Diversify your people There is an art to finding a social group that can both support you in a healthy way but also encourage you to be a better you. Diversify your Muslim friends, teachers, and acquaintances. If you are active on social media or online groups, diversify the accounts you interact with. Stay away from groups and teachers that make you feel like you are “behind.”
Be honest with yourself You can’t have spiritual development or a relationship with God if you aren’t honest with yourself about your real intentions. Be willing to look DEEP. Don’t buy into the lies that you’re just “angry for the sake of Allah” or “enjoining the good and forbidding the evil.” Very few people in the whole world, even among the best and most knowledgeable people, have completely pure intentions.
Keep an eye on your mental health and wellness Many of the reasons for wanting to “go hard” in religious matters are based in common mental health concerns, addiction, or unhealthy coping habits. A healthy connection to God and religion are helpful parts of dealing with personal issues, but there are also unhealthy ways of using religion to “bypass” dealing with our personal problems.
Avoid public attention Fame is a trial that few survive. Read that again. Read it a third time. Memorize it. People love to give attention to converts, especially online, and especially when converts take on emotional or controversial topics. Argumentation, public attention, and placing yourself in the role of “guide” or “instructor” are all soul-killing and dangerous for you and the people who listen to you when you don’t have the spiritual development and support you need to manage those roles.
As you learn more, you may find yourself wanting to try practices that require more intensity or commitment. Here are some tips for trying out new things.
- Check your intentions and ask yourself why. Be honest with yourself. If it is a “visible” practice that other people will see you doing, ask yourself if a practice that other people cannot see you doing wouldn’t also serve the purpose.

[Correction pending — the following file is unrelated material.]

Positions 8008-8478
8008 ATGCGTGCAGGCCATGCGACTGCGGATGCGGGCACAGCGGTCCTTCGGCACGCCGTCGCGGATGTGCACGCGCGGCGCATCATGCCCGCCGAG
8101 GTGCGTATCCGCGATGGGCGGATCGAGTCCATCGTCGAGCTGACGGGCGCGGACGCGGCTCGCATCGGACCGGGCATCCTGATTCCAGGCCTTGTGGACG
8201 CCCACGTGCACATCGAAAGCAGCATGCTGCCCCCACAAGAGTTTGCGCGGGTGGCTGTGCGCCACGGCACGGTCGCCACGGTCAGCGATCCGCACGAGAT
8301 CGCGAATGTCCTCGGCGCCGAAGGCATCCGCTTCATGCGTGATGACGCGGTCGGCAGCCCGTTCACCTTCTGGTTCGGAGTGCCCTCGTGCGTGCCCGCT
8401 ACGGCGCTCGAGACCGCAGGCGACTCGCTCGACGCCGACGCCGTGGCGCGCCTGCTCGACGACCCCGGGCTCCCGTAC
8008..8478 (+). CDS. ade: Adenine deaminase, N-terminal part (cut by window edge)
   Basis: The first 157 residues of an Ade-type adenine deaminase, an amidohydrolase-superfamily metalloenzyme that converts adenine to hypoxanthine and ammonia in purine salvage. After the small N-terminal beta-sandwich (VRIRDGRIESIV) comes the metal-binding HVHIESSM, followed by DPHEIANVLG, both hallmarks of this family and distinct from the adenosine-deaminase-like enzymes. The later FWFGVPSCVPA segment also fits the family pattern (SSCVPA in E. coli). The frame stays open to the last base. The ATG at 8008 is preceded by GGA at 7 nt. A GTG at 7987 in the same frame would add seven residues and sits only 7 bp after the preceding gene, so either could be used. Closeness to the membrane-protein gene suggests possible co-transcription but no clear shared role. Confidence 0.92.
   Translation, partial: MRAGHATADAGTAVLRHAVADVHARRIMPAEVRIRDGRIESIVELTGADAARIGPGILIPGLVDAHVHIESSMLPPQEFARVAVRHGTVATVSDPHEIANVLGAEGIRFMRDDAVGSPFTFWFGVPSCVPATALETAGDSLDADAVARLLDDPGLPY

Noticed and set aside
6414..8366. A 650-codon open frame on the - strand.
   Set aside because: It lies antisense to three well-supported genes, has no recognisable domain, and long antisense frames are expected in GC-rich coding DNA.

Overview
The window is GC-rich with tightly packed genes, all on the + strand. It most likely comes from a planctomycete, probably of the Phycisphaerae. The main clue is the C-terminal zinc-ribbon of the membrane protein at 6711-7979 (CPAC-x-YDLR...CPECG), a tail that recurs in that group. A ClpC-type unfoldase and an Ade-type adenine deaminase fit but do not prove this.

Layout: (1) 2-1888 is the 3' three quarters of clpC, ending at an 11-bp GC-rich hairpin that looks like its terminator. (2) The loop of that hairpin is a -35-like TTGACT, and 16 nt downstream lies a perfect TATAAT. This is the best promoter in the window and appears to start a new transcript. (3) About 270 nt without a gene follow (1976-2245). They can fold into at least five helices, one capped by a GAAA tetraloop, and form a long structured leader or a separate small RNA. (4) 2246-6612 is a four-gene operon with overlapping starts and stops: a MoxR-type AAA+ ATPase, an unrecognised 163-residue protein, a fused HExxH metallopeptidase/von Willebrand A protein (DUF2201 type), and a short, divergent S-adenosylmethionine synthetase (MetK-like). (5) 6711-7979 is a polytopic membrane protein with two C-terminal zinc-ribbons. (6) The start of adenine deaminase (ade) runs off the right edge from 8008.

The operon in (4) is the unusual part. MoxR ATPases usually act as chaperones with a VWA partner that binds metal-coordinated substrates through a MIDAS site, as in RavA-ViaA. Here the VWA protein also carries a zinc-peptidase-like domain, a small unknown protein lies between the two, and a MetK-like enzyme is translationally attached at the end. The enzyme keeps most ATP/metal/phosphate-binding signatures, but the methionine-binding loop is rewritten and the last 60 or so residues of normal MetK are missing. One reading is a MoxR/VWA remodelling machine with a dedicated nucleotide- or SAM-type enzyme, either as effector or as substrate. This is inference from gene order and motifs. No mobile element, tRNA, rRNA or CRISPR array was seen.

- Look deeply and ask yourself if you may be adopting this practice to compensate for a lack of a more foundational practice such as salah, reading Qur’an, or learning.
- Discuss your ideas with Muslims of different backgrounds and ask them if they would consider doing that practice and why or why not.
- Go gradually. Give yourself time to experiment without commitment. .
- Do not attach your self-worth as a Muslim or a human being to your new practice.
- It’s okay to dial back the intensity. If you can’t keep doing it, there is no shame in stopping.
- Establish your personal values about nonnegotiable practices: For most people this is the five times daily salah.
- Keep an eye on your social group. Will you feel judged and lowered in status if you decide you can no longer do it?
Religious rules and practices exist in Islam not as empty performances but as ways to connect to Allah and strengthen ourselves through that relationship. It can take years or even decades of learning and experience to reach higher levels of spiritual achievement. This is why foundational practices and learning are the most important places for any Muslim to invest their time and effort.
The Prophet (S) said “This religion is deep so delve into it gently.” [Ahmad] He (S) also said “The most beloved actions to Allah are those which are regular/consistent, even if they are small.” [Ibn Majah]
In the beginning years of your faith, focus on deepening your learning and reflection while staying consistent in the most important required deeds such as salah and regular duaa, dhikr, and reflection. Staying away from recognized haram such as alcohol, drugs, and inappropriate sexual behaviors and images should also be a priority. Work on cultivating relationships with different types of Muslim friends and mentors while developing an integrated personality. Continue enjoying halal activities you have always enjoyed whether it is in athletics, the arts, your job, nature, etc., and find ways to continue to enjoy quality time with your non-Muslim family whenever possible.
As the years pass and you grow in knowledge, experience, and wisdom inshallah you will gradually acquire the tools to decide what practices are right for you and what you need to maintain a strong and healthy relationship with Allah and practice of Islam.
* (Note: I am borrowing this term from Sh. Suhaib Webb.)